Town of Union, NY (WBNG Binghamton) Days after the state of New York promises to provide complete relief for 2011 flood buyouts, town supervisors say the end is in sight for the purchases of hundreds of flooded homes.
Flooded homeowners eligible for a buyout are guaranteed 75 percent of their home value and demolition costs from FEMA.
Now, the state has promised using funds acquired for relief from Superstorm Sandy to fill in the other 25 percent of costs and values not covered by FEMA.
Donna Steven is a grandmother who worked with her husband to make sure her children and grandchildren were secure.
She bought a house down the street from hers on River Road in Endwell years ago.
"It had a nice yard, and everything for the kids," Steven said, "But it's all gone now."
The two-family home was flooded along with hers in 2011.
Steven's daughters moved away or upstairs, leaving a gutted first floor behind.
She's applied for a buyout of both properties, and she's using the money to buy a new home on a hill in Endwell.
Now that the state is guaranteeing the rest of the money, she won't have to take out a loan for her new home.
"Knowing I'm getting the money and I can pay for this house," Steven said, "I am thankful for that."
Town of Union Supervisor Rose Sotak said the guaranteed money makes it easier for more people to accept a buyout.
She said she has 181 applications on the table for flood buyouts.
"And now with this additional 25 percent, they will be able to be a part of the program," Sotak said.
Previously, some eligible homeowners were held up because they couldn't afford to pay down the debt on their homes.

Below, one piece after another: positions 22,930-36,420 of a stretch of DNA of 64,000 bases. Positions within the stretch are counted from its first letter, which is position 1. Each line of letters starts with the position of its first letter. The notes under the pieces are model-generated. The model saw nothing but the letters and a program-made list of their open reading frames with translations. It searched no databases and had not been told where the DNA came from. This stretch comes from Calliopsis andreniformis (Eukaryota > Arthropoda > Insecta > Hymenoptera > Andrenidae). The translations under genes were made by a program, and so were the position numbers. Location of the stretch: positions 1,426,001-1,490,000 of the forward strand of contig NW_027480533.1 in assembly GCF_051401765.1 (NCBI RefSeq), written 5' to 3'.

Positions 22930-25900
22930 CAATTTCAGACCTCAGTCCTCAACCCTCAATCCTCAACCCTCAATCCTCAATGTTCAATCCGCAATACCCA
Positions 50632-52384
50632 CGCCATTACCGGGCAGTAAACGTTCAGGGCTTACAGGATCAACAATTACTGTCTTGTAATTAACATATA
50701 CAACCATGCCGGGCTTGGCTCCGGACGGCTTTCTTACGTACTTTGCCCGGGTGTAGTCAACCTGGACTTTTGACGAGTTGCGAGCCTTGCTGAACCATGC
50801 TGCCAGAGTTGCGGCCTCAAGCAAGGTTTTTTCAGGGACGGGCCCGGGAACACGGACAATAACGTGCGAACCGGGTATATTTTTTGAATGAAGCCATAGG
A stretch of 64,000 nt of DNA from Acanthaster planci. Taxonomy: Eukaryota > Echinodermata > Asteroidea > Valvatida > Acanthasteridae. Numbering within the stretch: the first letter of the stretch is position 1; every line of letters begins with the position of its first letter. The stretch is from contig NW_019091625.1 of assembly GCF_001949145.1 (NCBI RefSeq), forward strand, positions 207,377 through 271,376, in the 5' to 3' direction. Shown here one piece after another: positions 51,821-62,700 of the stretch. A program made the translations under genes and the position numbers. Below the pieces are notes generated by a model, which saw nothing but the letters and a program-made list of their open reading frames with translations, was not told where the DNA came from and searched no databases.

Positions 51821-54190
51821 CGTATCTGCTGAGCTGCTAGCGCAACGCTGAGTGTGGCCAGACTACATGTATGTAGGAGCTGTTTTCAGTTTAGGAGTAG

The town said it has pushed lenders to accept a buyout even if it means taking a loss.
"We want to get down every home we can get down," Sotak said, "We don't want them standing when people won't be living in or using them."
Not everyone can afford to rebuild or take a buyout.
That's where Steven Keim and his crew of volunteers from across the country have come in.
Keim oversees a group of volunteer carpenters and builders to help disabled or low-income homeowners fix their homes.
He works for a non-profit company called Brethren Disaster Ministries headquartered in Maryland.
"We work to not just rebuild their homes, but to try to give them hope," Keim said.
Back on River Road, Steven said after two floods, rebuilding isn't an option anymore
"River's going to flood again, who knows if they're going to offer us another buyout," Steven said, "So it's time to go."
A wire transfer system still needs to be set up with Albany before homes can be closed.
Towns say once that's complete, approved buyouts can be closed in a matter of days.
The town of Union hopes demolitions of vacant homes can begin as early as August.